AirAsia Bhd aircraft stand next to boarding gates at Kuala Lumpur International Airport 2 in Sepang, Malaysia in this 2014 file photo. Airline executives complain the $1 billion budget-airline terminal is sinking, with cracks appearing in the taxiway and water forming pools that planes must drive through. (Bloomberg photo)
KUALA LUMPUR — A new budget-airline terminal at the city’s international airport is sinking, with cracks appearing in the taxiway and water forming pools that planes must drive through.
The defects could cause flight delays, increase wear and tear on planes and pose potential safety risks, according to AirAsia Bhd, the new terminal’s biggest user. Though take-offs and landings aren’t affected, the carrier has asked Malaysian authorities to fix the problems before passengers get hurt, CEO Aireen Omar said in an interview.
“The airport is still sinking,” Ms Omar said. The operator, Malaysia Airports Holdings Bhd, “has done some partial resurfacing, but what the airport actually needs is a permanent solution.”
Complaints about the new terminal cap a bad run for Malaysia’s aviation industry, after two deadly accidents for the national carrier — the unsolved disappearance of Flight MH370 in March 2014 and the shooting down of another plane over Ukraine last July. Construction expenses for KLIA2, as the new terminal is known, ballooned from an initial estimate of about 1.7 billion ringgit (US$446 million) to 4 billion ringgit.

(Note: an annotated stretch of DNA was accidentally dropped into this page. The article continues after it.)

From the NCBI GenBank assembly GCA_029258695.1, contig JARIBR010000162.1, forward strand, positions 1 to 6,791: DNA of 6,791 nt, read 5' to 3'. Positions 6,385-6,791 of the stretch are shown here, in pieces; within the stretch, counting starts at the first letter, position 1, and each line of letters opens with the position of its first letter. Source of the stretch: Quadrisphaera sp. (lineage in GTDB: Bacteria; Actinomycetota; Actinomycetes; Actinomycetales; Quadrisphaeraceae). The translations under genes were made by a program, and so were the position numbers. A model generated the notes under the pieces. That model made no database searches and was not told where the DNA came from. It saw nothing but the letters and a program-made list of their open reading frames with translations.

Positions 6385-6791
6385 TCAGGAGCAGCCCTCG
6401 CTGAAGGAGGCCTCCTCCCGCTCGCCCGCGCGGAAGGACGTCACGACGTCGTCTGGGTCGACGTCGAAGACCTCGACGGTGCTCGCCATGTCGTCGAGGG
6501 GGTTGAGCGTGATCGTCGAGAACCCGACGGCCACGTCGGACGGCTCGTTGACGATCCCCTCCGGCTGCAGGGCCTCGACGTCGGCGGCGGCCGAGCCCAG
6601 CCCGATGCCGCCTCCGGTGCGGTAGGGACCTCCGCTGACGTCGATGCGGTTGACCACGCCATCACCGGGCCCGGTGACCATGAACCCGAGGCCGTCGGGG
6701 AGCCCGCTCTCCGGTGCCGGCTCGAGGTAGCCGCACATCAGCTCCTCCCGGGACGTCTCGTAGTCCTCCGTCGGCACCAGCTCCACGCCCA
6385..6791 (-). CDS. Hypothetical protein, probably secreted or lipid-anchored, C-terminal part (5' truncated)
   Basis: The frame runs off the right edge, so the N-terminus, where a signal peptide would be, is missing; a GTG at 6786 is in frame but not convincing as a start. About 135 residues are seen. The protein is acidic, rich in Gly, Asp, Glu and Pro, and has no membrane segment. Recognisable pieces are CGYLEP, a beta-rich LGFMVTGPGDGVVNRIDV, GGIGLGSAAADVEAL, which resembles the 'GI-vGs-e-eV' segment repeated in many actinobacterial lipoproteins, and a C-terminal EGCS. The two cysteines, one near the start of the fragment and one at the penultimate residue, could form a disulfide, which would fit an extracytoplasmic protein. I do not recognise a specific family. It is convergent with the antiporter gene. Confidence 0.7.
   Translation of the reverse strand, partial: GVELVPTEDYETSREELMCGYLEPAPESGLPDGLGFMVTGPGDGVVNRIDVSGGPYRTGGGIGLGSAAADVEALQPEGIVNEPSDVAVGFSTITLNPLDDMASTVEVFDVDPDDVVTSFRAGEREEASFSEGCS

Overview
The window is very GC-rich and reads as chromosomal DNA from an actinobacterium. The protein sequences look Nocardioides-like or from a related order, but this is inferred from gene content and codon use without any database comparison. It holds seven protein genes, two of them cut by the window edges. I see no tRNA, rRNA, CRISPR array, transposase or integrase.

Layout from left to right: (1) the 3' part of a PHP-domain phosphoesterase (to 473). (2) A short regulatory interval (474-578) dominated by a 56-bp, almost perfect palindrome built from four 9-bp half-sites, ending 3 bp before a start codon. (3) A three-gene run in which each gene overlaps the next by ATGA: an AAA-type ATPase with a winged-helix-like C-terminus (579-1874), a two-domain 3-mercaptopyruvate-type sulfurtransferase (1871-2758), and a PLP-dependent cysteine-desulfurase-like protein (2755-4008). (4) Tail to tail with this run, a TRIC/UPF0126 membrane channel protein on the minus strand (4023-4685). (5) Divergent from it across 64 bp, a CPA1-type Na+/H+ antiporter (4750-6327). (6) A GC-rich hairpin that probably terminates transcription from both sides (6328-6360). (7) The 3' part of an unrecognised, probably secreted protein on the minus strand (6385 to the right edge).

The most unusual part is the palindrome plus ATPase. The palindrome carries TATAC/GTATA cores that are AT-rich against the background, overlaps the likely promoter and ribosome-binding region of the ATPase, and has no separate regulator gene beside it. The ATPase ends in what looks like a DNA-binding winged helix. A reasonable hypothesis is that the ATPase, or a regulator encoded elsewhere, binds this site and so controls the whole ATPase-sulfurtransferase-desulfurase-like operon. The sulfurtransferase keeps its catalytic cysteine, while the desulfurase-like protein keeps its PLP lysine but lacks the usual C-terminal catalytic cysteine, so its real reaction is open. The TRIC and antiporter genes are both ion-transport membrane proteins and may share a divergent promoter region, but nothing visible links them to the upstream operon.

“Since MH370, a lot of shortcomings have been found” in Malaysia’s aviation infrastructure, said Shukor Yusof, founder of Singapore-based consultancy Endau Analytics. “The authorities haven’t done enough to address these shortcomings, not enough to put them on par with the First World.”
Shares of Malaysia Airports fell 1.1% to 6.06 ringgit as of the midday break in Kuala Lumpur, while AirAsia gained 2.1% to 1.43 ringgit. The benchmark FTSE Bursa Malaysia KLCI Index dropped 0.2%.
The Transport Ministry has set up an independent audit committee, which will submit a report on ponding issues “in due course,” the ministry told Bloomberg. Malaysia Airports, which has used its own funds to rectify the situation, “will be responsible for the findings and proposed solutions,” the ministry said in an email.
AirAsia initially refused to move when KLIA2 opened in May 2014, citing concerns over flight operations and security. The carrier gave in after the government said it would stop immigration and customs services at the old budget terminal.
“We should never have moved,” Tony Fernandes, AirAsia’s co-founder and group CEO, told reporters in Kuala Lumpur Monday. “I was right, the management of AirAsia was right: You should have let the ground settle, fix it, then move.”
The AirAsia group of airlines flew 15.2 million passengers through KLIA2 in its first year of operation, accounting for 87% of the terminal’s traffic, according to Malaysia Airports data. Tiger Airways Holdings Ltd, Cebu Air Inc, and Malindo Air declined to comment on their experience at the new terminal. An official from Lion Mentari Airlines PT didn’t respond to requests for feedback.